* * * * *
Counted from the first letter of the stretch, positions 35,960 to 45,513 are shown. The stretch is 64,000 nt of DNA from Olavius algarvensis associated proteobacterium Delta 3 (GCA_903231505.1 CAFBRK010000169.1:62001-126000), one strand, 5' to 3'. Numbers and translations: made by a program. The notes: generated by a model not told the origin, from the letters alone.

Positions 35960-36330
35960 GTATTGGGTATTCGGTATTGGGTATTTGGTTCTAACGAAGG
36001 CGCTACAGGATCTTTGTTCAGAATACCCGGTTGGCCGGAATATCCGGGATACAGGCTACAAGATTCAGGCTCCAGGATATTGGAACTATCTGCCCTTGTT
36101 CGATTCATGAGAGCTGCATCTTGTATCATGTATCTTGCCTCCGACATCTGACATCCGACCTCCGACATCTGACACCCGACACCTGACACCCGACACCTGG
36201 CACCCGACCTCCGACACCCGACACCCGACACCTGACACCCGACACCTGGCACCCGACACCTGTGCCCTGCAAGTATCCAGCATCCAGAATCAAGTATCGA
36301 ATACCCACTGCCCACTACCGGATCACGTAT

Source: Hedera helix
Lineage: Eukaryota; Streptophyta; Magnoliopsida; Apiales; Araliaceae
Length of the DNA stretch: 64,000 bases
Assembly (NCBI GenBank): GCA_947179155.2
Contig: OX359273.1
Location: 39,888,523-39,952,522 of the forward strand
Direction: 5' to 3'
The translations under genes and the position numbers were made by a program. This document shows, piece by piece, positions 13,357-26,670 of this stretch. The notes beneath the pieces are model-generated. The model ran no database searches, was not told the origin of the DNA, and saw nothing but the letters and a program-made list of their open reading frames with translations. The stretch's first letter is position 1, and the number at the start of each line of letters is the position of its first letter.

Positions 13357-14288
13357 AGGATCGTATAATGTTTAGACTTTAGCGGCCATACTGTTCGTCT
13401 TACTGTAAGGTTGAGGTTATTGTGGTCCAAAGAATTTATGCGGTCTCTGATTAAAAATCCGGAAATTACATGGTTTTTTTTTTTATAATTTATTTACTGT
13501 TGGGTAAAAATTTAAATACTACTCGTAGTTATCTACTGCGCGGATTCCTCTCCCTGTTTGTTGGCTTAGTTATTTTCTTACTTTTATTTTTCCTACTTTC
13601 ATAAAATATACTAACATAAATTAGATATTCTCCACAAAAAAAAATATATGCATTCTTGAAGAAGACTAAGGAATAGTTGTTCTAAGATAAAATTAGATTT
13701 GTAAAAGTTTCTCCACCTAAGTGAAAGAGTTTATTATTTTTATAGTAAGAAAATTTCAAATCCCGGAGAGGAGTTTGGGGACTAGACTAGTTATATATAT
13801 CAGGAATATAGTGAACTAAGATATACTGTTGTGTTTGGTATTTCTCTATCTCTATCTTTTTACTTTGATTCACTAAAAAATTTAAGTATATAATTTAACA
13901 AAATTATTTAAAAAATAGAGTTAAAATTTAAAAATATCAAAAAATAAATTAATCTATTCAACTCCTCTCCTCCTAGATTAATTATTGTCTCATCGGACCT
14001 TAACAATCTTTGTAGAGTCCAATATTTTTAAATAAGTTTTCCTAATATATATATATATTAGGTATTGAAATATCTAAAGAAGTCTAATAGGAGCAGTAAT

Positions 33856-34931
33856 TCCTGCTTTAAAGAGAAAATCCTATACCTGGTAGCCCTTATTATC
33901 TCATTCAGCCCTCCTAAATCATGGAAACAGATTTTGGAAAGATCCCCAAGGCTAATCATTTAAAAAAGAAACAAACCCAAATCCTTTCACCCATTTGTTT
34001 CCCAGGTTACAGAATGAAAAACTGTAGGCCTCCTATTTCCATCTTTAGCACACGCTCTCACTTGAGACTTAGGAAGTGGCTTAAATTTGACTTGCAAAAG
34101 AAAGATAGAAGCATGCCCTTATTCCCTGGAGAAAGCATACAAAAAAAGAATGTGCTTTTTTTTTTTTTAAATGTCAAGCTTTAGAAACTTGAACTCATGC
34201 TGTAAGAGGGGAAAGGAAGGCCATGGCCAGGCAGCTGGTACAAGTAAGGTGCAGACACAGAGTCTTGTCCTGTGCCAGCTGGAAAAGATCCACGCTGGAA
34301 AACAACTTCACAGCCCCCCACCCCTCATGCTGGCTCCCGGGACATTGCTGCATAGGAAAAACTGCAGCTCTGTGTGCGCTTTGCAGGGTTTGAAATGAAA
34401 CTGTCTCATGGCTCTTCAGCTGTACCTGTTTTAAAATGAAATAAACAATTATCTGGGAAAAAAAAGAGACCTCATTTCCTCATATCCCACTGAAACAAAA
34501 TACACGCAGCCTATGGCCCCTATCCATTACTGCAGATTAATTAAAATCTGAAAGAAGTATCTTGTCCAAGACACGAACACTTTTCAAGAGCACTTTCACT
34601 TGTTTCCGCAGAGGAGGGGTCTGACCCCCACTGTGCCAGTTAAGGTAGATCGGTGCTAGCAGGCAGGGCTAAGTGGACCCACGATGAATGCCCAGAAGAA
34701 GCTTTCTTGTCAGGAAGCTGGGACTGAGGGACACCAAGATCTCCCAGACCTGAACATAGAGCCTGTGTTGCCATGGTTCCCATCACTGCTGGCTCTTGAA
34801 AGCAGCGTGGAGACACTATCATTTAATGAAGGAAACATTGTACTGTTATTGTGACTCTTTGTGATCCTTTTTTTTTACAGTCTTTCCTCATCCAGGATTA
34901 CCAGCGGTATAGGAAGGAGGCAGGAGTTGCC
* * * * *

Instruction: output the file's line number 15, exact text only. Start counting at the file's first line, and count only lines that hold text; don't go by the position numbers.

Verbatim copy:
The translations under genes and the position numbers were made by a program. This document shows, piece by piece, positions 13,357-26,670 of this stretch. The notes beneath the pieces are model-generated. The model ran no database searches, was not told the origin of the DNA, and saw nothing but the letters and a program-made list of their open reading frames with translations. The stretch's first letter is position 1, and the number at the start of each line of letters is the position of its first letter.